“We have so many tools now,” True says, noting that the Community Foundation has seen a sharp uptick in donations of tech company stock and more individualized “donor-advised funds.” The foundation also offers one-on-one planning for retirement fund disbursements and giving that takes maximum advantage of recent tax reforms.

For Reggie Knox, executive director of Aptos-based agricultural lender FarmLink, a recent $1 million loan commitment from the Community Foundation translates to more early-season capital available to small-scale Central Coast farmers. Like the teacher housing loans provided by Landed, the funding for FarmLink comes from the foundation’s Community Investment Revolving Fund launched after an anonymous donation earlier this year.

“Community foundations haven’t traditionally done a lot of what some people refer to as direct investing,” Knox says. “It’s a really exciting new area.”

While traditional banks rarely lend less than $250,000 to small businesses, FarmLink focuses on “microloans” of $50,000 or less. About 80 percent of those funds go straight to daily operations like seeds, fuel or irrigation supplies, Knox says.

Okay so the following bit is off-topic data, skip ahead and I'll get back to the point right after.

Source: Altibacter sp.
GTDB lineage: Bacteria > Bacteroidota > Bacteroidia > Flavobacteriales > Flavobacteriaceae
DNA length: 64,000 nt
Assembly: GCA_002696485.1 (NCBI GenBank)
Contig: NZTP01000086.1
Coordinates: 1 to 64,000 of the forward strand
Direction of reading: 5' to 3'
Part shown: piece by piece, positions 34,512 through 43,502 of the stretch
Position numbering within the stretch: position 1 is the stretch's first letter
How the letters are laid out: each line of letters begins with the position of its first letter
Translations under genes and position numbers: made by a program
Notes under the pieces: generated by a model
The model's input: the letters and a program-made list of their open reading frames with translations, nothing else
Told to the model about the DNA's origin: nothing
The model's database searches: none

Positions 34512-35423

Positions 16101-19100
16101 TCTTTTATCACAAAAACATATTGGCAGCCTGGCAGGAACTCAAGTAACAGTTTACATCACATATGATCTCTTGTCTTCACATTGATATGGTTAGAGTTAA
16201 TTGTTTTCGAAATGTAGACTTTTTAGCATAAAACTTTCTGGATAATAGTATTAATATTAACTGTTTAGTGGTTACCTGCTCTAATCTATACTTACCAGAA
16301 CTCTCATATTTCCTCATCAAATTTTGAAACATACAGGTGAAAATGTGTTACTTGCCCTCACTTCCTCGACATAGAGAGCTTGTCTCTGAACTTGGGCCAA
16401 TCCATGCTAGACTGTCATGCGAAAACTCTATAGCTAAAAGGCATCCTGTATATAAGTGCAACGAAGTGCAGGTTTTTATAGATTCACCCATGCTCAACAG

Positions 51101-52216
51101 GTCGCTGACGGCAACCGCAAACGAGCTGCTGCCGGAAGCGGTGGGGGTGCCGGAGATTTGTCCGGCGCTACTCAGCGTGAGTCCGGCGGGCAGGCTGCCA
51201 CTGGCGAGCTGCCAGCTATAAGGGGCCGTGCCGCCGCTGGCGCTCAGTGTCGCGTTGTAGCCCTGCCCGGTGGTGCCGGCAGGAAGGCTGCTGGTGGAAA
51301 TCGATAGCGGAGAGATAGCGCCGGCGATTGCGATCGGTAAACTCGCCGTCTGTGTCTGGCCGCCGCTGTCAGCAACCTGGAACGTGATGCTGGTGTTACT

“You have all these up-front costs at the beginning of the year,” he says. In Santa Cruz, San Benito and Monterey counties, FarmLink focuses on berry and vegetable farms that span 5-20 acres, including upstart farms that have traditionally struggled to get off the ground. “A lot of people drop out in the first three or four years,” Knox says.

Encouraging local first-time charitable donors is another priority for the Community Foundation, True says. That includes a first-time $20,000 commitment to Good Times’ own Santa Cruz Gives nonprofit holiday fundraising drive. The Community Foundation’s funds will bolster online contributions to 33 local nonprofits working on education, homelessness, public health, the environment and other causes. Organizations with the most community support also qualify for additional financial rewards.